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February 10, 2011

Experts: Bleach Not Best At Killing Flood Mold

Contractor Advises Using Hospital-Strength Disinfectants

Various professionals who handle water damage cleanup and mold prevention on a daily basis said bleach is not the most effective product to prevent mold growth in water-damaged homes and businesses. They said the reason is that bleach is mostly water, which is one of the main contributors to mold and bacteria growth. They said it's especially ineffective with porous materials.

"Bleach and water is not going to take care of the problem because of the short kill life," said John Hill of The Cleaner Depot on Polk Avenue in Nashville. "We have sold by the pallets, case and by the gallons, to both the homeowners and an extensive amount to contractors, of these three products here that are primarily used in water restoration and mold remediation."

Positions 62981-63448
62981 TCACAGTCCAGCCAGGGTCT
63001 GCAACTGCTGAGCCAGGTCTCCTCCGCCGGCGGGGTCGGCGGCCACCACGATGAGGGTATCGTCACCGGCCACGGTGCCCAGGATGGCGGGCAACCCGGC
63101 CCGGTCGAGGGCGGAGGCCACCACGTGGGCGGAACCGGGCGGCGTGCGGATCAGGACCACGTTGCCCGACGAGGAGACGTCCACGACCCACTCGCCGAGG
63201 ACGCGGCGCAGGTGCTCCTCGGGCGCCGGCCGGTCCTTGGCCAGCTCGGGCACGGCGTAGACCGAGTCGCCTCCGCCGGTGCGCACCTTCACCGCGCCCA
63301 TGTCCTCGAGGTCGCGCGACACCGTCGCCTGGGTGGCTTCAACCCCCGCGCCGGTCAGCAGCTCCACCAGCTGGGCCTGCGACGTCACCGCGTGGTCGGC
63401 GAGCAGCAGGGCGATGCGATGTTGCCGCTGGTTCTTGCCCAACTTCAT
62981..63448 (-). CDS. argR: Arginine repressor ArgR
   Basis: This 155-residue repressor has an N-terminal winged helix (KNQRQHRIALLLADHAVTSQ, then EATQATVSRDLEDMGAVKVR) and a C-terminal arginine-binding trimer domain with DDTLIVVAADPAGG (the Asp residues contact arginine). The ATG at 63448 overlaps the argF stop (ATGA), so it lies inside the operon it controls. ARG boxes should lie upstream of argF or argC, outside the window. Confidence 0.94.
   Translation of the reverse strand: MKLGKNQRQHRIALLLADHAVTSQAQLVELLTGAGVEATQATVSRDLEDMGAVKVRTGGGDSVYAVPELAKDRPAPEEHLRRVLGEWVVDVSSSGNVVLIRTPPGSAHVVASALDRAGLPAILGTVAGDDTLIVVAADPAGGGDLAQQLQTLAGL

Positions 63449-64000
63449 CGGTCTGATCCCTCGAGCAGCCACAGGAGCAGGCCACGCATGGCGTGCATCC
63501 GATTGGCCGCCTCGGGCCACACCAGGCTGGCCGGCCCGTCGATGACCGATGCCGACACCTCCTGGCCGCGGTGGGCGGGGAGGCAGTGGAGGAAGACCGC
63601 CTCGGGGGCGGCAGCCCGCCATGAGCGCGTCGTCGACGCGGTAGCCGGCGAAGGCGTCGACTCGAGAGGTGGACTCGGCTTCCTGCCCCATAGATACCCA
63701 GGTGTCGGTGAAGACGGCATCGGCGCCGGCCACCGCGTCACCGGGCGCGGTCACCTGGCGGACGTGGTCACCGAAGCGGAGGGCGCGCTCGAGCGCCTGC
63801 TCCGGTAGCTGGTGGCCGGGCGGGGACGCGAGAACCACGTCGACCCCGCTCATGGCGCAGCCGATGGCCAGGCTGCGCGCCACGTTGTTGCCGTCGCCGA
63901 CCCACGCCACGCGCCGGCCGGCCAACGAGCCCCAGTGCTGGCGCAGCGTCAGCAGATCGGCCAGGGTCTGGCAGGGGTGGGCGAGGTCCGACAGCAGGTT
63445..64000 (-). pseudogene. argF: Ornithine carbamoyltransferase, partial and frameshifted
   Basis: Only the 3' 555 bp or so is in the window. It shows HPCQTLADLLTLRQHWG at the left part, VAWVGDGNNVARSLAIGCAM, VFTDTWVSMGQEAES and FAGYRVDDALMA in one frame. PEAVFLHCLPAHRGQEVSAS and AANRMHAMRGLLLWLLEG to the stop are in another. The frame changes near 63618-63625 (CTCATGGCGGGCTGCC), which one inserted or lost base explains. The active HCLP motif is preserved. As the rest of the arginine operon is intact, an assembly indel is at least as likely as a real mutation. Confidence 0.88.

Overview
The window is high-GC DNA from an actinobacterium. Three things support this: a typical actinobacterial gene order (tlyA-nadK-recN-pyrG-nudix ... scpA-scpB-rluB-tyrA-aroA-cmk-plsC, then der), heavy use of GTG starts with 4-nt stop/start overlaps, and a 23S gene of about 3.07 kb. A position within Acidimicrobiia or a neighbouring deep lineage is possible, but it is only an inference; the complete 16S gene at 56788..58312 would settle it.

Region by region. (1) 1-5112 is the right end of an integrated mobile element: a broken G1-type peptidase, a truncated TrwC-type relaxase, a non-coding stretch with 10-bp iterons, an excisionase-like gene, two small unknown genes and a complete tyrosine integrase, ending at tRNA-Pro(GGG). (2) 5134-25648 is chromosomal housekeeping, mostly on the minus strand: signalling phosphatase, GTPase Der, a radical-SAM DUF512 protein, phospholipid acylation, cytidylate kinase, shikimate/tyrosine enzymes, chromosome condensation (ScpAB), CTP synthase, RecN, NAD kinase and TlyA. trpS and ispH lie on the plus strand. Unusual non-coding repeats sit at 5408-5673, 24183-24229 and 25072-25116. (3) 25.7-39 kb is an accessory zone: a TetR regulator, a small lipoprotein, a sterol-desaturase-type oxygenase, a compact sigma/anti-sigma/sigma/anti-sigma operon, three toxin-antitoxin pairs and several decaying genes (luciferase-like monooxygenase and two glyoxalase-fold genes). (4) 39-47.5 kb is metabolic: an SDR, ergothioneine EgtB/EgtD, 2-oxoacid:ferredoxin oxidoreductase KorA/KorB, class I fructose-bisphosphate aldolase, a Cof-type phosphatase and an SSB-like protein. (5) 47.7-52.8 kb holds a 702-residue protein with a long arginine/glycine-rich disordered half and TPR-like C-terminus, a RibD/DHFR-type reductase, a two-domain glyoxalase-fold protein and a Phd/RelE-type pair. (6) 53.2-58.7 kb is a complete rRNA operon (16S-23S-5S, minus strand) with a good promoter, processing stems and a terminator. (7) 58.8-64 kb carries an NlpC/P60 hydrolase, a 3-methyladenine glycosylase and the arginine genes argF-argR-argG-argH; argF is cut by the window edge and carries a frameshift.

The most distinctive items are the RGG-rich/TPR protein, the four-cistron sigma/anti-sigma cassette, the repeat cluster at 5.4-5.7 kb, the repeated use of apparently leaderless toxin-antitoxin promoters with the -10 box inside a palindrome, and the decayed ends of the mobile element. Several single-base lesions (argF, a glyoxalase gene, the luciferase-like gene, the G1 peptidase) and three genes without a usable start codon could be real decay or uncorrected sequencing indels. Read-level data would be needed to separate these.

Hill said the professional cleaning contractors use one of three hospital-strength disinfectants: Sporicidin, Benefect and Microban, and all three are Environmental Protection Agency-registered, said Hill, but chlorine bleach is not registered with the EPA as a disinfectant to kill mold. "That's all we're selling and all we're recommending. I guess we have confidence in the EPA," he said.

A gallon of these products should be good for about 500 to 1,000 square feet of space in a home or business, but it can't be found everywhere, Hill said. It isn't at Walmart, Home Depot or Lowes, and it's more expensive than bleach, he said. "Benefect is the only 100-percent green product," Hill said. It's also the most expensive of the three, at $40 a gallon. Sporicidin is about $30, and Microban is around $28.

Some people on the street and online are scalping these products at higher prices, said Hill. Most cleaning supply stores carry them. Cleaning professionals said that even if an area has already been treated with bleach, an area can be retreated with these products.

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